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Over the past few weeks I have found myself doing the following;

  • Grabbing a chocolate digestive every time I am in the kitchen
  • Raiding Miss H’s stash of chocolate treats every time I find myself feeling overwhelmed
  • Feeling like I can’t be bothered to cook dinner and opting for toast instead
  • Checking the BBC App throughout the day as well as last thing at night/first thing in the morning to keep abreast of the latest with the Coronavirus
  • Spending time on social media throughout the day. In fact I am too ashamed to disclose the number of screen time hours I have been racking up recently! Whilst scrolling through I have found myself being touched and heartened by the acts of kindness and people’s resilience. Yet I have also been appalled and angered by the pictures of empty shelves in supermarkets, videos of people fighting over toilet roll and videos of NHS workers in tears because there is no food left for them to buy.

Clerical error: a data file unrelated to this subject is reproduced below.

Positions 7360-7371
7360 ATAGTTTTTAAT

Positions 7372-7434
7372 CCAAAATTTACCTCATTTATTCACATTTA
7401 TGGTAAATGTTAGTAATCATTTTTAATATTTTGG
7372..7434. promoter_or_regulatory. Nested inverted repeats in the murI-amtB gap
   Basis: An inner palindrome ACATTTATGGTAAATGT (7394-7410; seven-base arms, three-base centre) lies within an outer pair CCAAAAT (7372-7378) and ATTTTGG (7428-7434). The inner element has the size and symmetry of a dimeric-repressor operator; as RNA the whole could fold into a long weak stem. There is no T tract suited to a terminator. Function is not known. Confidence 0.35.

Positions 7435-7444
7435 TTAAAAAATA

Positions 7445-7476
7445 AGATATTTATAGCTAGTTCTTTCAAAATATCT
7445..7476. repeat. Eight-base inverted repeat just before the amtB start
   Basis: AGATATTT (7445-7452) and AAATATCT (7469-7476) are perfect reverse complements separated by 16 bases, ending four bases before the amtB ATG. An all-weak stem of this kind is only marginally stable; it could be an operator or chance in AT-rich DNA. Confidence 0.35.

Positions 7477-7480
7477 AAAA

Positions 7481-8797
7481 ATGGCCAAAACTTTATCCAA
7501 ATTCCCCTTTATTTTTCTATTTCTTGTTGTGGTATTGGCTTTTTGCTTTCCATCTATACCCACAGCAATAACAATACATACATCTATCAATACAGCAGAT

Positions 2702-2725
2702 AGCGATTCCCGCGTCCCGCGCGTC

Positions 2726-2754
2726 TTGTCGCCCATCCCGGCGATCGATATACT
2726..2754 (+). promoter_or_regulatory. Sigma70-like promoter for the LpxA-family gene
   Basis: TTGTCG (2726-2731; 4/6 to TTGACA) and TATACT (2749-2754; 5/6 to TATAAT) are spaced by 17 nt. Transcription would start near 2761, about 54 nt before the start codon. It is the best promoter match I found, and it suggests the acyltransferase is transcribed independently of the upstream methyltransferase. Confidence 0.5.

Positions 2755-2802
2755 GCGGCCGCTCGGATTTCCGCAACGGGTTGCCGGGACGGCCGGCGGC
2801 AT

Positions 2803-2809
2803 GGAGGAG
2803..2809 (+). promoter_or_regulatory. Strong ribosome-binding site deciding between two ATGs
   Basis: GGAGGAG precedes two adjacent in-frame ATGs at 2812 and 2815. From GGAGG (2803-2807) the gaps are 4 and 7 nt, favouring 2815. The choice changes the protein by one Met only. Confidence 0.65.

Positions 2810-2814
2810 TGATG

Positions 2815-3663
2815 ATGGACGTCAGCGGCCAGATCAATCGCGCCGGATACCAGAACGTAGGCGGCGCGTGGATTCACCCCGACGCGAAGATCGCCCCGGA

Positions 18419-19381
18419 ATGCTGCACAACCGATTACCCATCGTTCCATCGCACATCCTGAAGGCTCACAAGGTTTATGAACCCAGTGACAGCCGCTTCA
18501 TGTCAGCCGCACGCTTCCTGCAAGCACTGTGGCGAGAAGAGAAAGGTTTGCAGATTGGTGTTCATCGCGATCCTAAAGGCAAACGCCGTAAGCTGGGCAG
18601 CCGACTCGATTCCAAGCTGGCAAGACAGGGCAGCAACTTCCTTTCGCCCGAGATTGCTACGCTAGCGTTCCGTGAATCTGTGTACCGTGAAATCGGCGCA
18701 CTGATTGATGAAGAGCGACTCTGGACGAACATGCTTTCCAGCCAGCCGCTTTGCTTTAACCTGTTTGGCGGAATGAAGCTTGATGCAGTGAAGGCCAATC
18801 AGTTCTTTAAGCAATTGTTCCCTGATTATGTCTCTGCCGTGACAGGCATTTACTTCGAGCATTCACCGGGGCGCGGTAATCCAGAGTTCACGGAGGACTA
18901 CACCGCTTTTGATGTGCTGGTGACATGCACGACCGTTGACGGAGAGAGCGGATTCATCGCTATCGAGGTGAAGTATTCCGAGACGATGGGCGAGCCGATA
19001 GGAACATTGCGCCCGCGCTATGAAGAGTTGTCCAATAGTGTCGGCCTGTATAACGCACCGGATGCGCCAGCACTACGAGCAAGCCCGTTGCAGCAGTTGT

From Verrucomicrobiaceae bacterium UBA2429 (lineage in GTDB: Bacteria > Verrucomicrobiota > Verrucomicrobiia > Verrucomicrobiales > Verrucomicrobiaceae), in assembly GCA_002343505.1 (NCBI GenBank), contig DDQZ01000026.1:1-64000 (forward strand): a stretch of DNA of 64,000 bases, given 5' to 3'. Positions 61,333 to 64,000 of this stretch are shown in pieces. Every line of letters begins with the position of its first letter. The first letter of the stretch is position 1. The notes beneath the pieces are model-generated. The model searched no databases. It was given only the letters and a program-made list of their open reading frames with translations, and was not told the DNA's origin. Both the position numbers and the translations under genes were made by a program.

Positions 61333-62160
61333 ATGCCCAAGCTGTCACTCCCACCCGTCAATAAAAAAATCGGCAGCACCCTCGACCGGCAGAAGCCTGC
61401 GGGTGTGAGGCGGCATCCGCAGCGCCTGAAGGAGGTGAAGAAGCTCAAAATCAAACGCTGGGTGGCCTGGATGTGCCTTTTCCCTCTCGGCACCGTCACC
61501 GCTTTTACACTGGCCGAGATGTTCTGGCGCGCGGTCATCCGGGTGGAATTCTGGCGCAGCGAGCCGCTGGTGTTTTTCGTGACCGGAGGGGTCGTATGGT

How many of these things can you identity with? It was only when I took a step back that I realised I was consuming the very things which are going to make me feel even more anxious and overwhelmed during this time.

Shifting from being on autopilot and making a conscious effort to be mindful with our actions is so important.

You are in control of what you consume. By making some very simple changes, you can ensure you are fuelling yourself with the things which are going to support your mental health, build resilience and enable you to cope with these uncertain times.

  1. Think about what you are putting in your body – Can you write a meal planner to plan some healthy, balanced meals? Are you managing to drink 8 glasses of water and restricting your intake of alcohol? Evidence also suggests sitting down to eat at a table which is free from distraction means you will be eating in a mindful manner.
  2. Adopt a balanced approach to news/social media – Whilst it is important to stay informed, it is crucial to ensure it does not take up excess amounts of your day. Perhaps you might like to schedule in some “screen free” times and ensure you are not looking at your phone last thing at night.
  3. Balance the negative with the positive – There is a lot of bad news out there. As humans it is natural for us to remember the negative things more strongly and in more detail. Making a conscious effort therefore to process the positive things that are happening right now is all the more important. Some people find writing down three positive things at the end of their day can be a helpful way to shift their focus.